Montrachet 3.0 is a comfortable restaurant with all the trimmings, with food that is made with finesse and a wine list that is very reasonable.   Octopus terrine is inspirational.  Testa is the best I’ve had in a very long time.  Lamb for two brings it home. Tribeca is back on the map again.


Alphabet City defies the real estate market once again with a small nondescript space on fifth street serving as a canvas some some good cooking, solid technique with Asian inflections.  Don’t miss the chicken liver mousse or deviled eggs.


Jacques Costeau meets mixologist in this two layered den of infused vodkas, bourbons and absinthe concoctions.  Live bands do play downstairs and the joint is transporting.

Dear Irving

Absolutely stylish cocktail lounge on the second floor right smack in the middle of Irving.  Bar is attractive, but back room is time trasnporting, a stark contrast to the bling of the front room.  Drinks are not as exquisite as in some other all pro dens, but overall the experience is way positive.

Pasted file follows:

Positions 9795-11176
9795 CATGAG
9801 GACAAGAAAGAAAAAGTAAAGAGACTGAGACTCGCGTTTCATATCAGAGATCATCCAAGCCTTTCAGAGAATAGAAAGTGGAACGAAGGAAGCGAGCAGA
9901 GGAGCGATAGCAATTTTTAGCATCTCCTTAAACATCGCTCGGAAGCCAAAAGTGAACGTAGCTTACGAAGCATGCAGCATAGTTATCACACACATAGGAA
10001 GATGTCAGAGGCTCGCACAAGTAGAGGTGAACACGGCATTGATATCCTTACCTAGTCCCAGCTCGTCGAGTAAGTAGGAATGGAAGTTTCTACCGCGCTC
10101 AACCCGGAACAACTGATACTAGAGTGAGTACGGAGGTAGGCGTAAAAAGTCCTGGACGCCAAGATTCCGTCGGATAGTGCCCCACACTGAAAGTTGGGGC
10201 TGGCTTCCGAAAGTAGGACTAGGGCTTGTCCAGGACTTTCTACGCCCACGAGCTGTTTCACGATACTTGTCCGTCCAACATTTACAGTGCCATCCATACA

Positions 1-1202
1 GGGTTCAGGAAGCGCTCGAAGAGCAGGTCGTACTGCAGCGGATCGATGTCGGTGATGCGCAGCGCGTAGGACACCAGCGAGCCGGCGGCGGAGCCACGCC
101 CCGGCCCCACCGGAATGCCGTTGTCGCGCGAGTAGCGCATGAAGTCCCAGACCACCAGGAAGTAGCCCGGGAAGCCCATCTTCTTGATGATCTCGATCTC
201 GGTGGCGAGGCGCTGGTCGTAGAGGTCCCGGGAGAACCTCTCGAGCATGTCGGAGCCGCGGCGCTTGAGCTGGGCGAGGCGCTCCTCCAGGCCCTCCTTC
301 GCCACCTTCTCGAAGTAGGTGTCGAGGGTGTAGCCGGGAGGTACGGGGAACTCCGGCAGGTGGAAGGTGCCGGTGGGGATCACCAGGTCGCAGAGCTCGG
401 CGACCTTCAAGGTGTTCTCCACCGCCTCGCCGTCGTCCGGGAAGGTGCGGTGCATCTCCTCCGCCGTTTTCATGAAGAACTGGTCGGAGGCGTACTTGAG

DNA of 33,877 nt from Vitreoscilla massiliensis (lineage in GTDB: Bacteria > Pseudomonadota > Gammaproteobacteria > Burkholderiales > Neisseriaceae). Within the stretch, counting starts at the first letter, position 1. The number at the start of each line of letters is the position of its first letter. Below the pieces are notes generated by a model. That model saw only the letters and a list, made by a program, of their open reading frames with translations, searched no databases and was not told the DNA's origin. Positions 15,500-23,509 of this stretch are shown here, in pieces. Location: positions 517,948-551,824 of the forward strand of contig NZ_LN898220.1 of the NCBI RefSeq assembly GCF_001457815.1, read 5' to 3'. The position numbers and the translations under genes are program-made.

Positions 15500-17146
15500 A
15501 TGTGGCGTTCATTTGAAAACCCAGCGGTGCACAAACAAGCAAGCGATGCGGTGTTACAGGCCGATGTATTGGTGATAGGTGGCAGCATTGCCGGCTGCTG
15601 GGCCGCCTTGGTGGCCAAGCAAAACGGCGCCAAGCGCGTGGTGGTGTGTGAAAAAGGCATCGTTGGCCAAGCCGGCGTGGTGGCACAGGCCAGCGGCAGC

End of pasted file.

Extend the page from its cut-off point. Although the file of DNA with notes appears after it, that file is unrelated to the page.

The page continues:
If it were just for the punches alone, sorrel is so delicious, this rough and hewn bar belies its expertise in cocktails.  Sleeper on ave C.


The wine list at now defunct Manzanilla has been added to an already smartly chosen list which can only marry well with the delicately smoked southern cuisine that is a star here.


Yet another attempt at some authentic tapas falls a bit short in execution.  Tapas look pretty, but are not packed in flavor.


After waiting some time, Rosemary seems to be a resto tailor made for women of all ages with crowd pleasing vegetable dishes and ho hum pastas.  The reasonable wine from $40. and $60. columns offer good value.